41. kmillecam on September 24, 2011 at 12:57 am

    I love planting heirloom seeds. Maybe I’ll get lucky and win the giveaway! Thanks for the beautiful pictures!
    kmillecam´s last post ..I Love…This Thing!

    Reply to kmillecam's comment

  42. Stephanie Franchini Osberg on September 24, 2011 at 1:31 am

    That’s a toughie! I guess it would be the Chioggia beet. :)

    Reply to Stephanie Franchini Osberg's comment

  43. Hailey on September 24, 2011 at 9:29 am

    Thank you so much for such a wonderful giveaway! Huge fan of SSE.

    Reply to Hailey's comment

  44. Ryan on September 24, 2011 at 11:27 am

    Garlic grow so well in our garden i think I would focus my energies there. Last year the Decorah DigIn had a number of the local growers that seed savers works with to grow the seeds in systematic ways so that cross pollination does not change the genetics.

    Reply to Ryan's comment

  45. Mary on September 24, 2011 at 1:29 pm

    Oh, what a hard question! I think I have to go with tomatoes. Or spinach. No, tomatoes.

    I’ve loved looking at these pictures — what a gorgeous place. I”ll have to plan a trip.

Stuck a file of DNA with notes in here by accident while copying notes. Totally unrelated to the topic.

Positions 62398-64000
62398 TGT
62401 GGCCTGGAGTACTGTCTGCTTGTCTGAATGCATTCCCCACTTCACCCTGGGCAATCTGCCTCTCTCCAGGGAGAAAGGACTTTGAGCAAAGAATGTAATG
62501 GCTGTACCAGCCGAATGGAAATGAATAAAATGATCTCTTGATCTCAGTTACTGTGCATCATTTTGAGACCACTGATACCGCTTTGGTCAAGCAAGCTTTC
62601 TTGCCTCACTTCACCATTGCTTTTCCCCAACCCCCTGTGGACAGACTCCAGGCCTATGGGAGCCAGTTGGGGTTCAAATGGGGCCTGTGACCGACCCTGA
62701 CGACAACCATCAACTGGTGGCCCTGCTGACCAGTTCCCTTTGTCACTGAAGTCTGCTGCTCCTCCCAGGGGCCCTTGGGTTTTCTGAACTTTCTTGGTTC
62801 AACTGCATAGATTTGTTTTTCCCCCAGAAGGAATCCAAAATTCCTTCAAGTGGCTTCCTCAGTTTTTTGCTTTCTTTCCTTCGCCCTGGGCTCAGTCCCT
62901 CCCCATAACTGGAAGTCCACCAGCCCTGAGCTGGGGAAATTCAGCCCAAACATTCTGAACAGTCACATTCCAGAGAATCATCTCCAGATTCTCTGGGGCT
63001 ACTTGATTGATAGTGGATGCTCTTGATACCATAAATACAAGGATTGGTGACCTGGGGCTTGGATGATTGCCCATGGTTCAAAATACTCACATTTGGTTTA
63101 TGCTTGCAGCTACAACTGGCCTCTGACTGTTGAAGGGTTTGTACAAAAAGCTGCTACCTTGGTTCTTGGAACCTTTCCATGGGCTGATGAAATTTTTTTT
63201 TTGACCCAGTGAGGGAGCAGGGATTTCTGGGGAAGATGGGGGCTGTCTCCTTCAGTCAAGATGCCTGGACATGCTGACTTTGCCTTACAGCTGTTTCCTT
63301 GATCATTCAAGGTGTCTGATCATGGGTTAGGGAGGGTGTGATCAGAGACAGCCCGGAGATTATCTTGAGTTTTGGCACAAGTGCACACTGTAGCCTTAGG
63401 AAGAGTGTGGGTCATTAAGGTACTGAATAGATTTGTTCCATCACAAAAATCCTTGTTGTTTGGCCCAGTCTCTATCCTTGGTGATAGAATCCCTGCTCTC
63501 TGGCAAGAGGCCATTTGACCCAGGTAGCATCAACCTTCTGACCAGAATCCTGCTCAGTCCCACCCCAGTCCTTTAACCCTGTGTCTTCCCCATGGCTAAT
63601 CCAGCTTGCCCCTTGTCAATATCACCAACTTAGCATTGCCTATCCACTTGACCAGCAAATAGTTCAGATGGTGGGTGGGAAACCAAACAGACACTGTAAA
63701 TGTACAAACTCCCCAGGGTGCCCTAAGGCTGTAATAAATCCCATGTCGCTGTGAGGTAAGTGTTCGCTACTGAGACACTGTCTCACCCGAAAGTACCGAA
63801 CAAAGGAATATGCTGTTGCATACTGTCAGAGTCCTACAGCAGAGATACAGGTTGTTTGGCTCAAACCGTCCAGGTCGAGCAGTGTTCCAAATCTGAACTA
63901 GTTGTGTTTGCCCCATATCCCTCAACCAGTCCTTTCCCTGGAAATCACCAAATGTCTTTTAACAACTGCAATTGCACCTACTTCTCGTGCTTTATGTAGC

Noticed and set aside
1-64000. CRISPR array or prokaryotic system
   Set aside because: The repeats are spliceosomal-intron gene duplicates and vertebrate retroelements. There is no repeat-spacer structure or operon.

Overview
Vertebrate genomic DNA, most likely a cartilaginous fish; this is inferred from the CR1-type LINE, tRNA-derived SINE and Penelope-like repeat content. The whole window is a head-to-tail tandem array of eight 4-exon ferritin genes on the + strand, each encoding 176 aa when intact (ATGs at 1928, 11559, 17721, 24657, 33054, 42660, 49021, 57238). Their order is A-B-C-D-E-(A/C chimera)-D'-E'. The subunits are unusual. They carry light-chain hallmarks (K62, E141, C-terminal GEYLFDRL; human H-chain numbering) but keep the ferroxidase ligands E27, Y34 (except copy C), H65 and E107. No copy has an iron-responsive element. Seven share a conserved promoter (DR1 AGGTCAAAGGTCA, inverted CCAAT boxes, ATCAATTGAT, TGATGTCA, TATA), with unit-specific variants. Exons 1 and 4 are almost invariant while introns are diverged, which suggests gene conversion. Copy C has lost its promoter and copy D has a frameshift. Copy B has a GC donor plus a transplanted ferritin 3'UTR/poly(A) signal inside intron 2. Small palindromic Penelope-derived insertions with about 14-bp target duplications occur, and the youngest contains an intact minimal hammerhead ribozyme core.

Reply to Mary's comment

  46. Annette on September 24, 2011 at 4:34 pm

    Beets – You can plant them practically everywhere, the roots, leaves and stems are all edible, and they work great in both sweet and savory dishes.

    Reply to Annette's comment

  47. Annie on September 24, 2011 at 7:43 pm

    That is an impossible thing to decide! I do love growing winter squashes though so if I had to be in charge of one species only I think I’d pick that.
    Annie´s last post ..Giant Plants

    Reply to Annie's comment

  48. kittyrose on September 25, 2011 at 4:39 pm

    Potatoes! The base for so much!

    Reply to kittyrose's comment

  49. emma on September 25, 2011 at 9:07 pm

    Heirloom tomatoes…people just dont know what theyre missing by only getting storebought tomatoes!

    Reply to emma's comment

  50. BeccaOH on September 26, 2011 at 1:19 pm

    Hard to limit it to one, but probably tomatoes.

    Reply to BeccaOH's comment

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This is a daily journal of my efforts to cultivate a more simple life, through local eating, gardening and so many other things. We used to live in a small suburban neighborhood Ohio but moved to 153 acres in Liberty, Maine in 2012.

Read previous post:
Visiting Seed Savers Exchange Part One

I mentioned on Tiny Trailer Travels Part Six that we stopped at Seed Savers Exchange on our way home. You...